Psychological Medicine

Original Articles

Increased risk of mortality associated with social isolation in older men: only when feeling lonely? Results from the Amsterdam Study of the Elderly (AMSTEL)

T. J. Holwerdaa1a2 c1, A. T. F. Beekmana2a3, D. J. H. Deega2, M. L. Steka2a3, T. G. van Tilburga2a4, P. J. Vissera2, B. Schmanda5, C. Jonkera2 and R. A. Schoeversa1a2a6

a1 Department of Psychiatry, ARKIN Institute of Mental Health Care, Amsterdam, The Netherlands

a2 EMGO Institute, Vrije Universiteit Medisch Centrum Amsterdam (VUMC), Amsterdam Study of the Elderly (AMSTEL), Amsterdam, The Netherlands

a3 Department of Psychiatry, INGEEST Institute of Mental Health Care, Amsterdam, The Netherlands

a4 Department of Social Sciences, Vrije Universiteit Amsterdam, Amsterdam, The Netherlands

a5 Department of Psychology, Universiteit van Amsterdam, Amsterdam, The Netherlands

a6 Department of Psychiatry, Universitair Medisch Centrum Groningen (UMCG), Groningen, The Netherlands


Background Loneliness has a significant influence on both physical and mental health. Few studies have investigated the possible associations of loneliness with mortality risk, impact on men and women and whether this impact concerns the situation of being alone (social isolation), experiencing loneliness (feeling lonely) or both. The current study investigated whether social isolation and feelings of loneliness in older men and women were associated with increased mortality risk, controlling for depression and other potentially confounding factors.

Method In our prospective cohort study of 4004 older persons aged 65–84 years with a 10-year follow-up of mortality data a Cox proportional hazard regression analysis was used to test whether social isolation factors and feelings of loneliness predicted an increased risk of mortality, controlling for psychiatric disorders and medical conditions, cognitive functioning, functional status and sociodemographic factors.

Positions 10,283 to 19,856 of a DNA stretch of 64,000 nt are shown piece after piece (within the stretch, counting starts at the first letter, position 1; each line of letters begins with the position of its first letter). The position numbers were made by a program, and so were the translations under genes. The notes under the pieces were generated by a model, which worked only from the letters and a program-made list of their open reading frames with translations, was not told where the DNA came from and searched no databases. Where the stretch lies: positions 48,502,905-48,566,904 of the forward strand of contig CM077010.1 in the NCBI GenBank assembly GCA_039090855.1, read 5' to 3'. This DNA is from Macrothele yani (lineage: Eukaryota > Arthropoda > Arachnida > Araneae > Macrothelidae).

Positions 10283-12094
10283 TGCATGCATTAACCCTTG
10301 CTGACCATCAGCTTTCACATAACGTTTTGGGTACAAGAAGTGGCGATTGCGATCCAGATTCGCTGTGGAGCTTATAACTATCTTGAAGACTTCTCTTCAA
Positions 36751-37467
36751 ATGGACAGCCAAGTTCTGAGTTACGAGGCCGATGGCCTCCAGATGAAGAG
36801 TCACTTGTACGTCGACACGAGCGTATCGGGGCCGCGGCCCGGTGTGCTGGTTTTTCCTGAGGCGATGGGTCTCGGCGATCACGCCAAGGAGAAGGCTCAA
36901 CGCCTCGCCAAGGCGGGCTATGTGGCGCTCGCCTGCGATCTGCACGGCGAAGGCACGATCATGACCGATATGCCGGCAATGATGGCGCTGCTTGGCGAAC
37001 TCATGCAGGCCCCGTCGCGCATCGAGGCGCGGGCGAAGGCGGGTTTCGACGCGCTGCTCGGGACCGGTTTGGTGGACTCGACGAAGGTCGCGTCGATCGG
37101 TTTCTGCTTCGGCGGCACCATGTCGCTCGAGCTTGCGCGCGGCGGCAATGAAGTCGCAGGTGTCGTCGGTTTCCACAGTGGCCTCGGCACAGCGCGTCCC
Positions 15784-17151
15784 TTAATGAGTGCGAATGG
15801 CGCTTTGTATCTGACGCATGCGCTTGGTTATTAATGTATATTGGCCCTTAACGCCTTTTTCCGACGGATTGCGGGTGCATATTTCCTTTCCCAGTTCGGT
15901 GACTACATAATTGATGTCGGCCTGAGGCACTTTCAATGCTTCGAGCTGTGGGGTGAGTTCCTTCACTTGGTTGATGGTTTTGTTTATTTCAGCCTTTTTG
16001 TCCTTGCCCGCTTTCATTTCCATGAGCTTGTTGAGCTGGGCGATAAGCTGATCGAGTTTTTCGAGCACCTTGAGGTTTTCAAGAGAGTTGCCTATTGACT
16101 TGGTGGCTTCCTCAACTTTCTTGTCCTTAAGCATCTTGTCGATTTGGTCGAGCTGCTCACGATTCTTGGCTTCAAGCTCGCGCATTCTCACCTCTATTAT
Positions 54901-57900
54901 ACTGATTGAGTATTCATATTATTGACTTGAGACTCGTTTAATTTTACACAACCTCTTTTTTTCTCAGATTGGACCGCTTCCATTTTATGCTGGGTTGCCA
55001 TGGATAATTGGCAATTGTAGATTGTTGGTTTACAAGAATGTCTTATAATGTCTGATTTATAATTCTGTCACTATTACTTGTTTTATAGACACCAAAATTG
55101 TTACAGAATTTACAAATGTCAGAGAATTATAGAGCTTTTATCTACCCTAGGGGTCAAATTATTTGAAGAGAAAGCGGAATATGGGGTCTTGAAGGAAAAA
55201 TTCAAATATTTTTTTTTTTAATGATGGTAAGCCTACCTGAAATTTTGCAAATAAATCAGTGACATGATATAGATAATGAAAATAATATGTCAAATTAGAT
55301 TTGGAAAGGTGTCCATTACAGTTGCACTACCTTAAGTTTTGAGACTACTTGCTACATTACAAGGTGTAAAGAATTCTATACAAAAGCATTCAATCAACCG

Results At 10 years follow-up, significantly more men than women with feelings of loneliness at baseline had died. After adjustment for explanatory variables including social isolation, the mortality hazard ratio for feelings of loneliness was 1.30 [95% confidence interval (CI) 1.04–1.63] in men and 1.04 (95% CI 0.90–1.24) in women. No higher risk of mortality was found for social isolation.

Conclusions Feelings of loneliness rather than social isolation factors were found to be a major risk factor for increasing mortality in older men. Developing a better understanding of the nature of this association may help us to improve quality of life and longevity, especially in older men.

(Received December 16 2010)

(Revised July 13 2011)

(Accepted August 04 2011)

(Online publication September 06 2011)


c1 Address for correspondence: T. J. Holwerda, M.D., Vrije Universiteit Medisch Centrum Amsterdam, AMTEL-LASA, room A 515, Van der Boechorststraat 7, 1081 BT, Amsterdam, The Netherlands. (Email: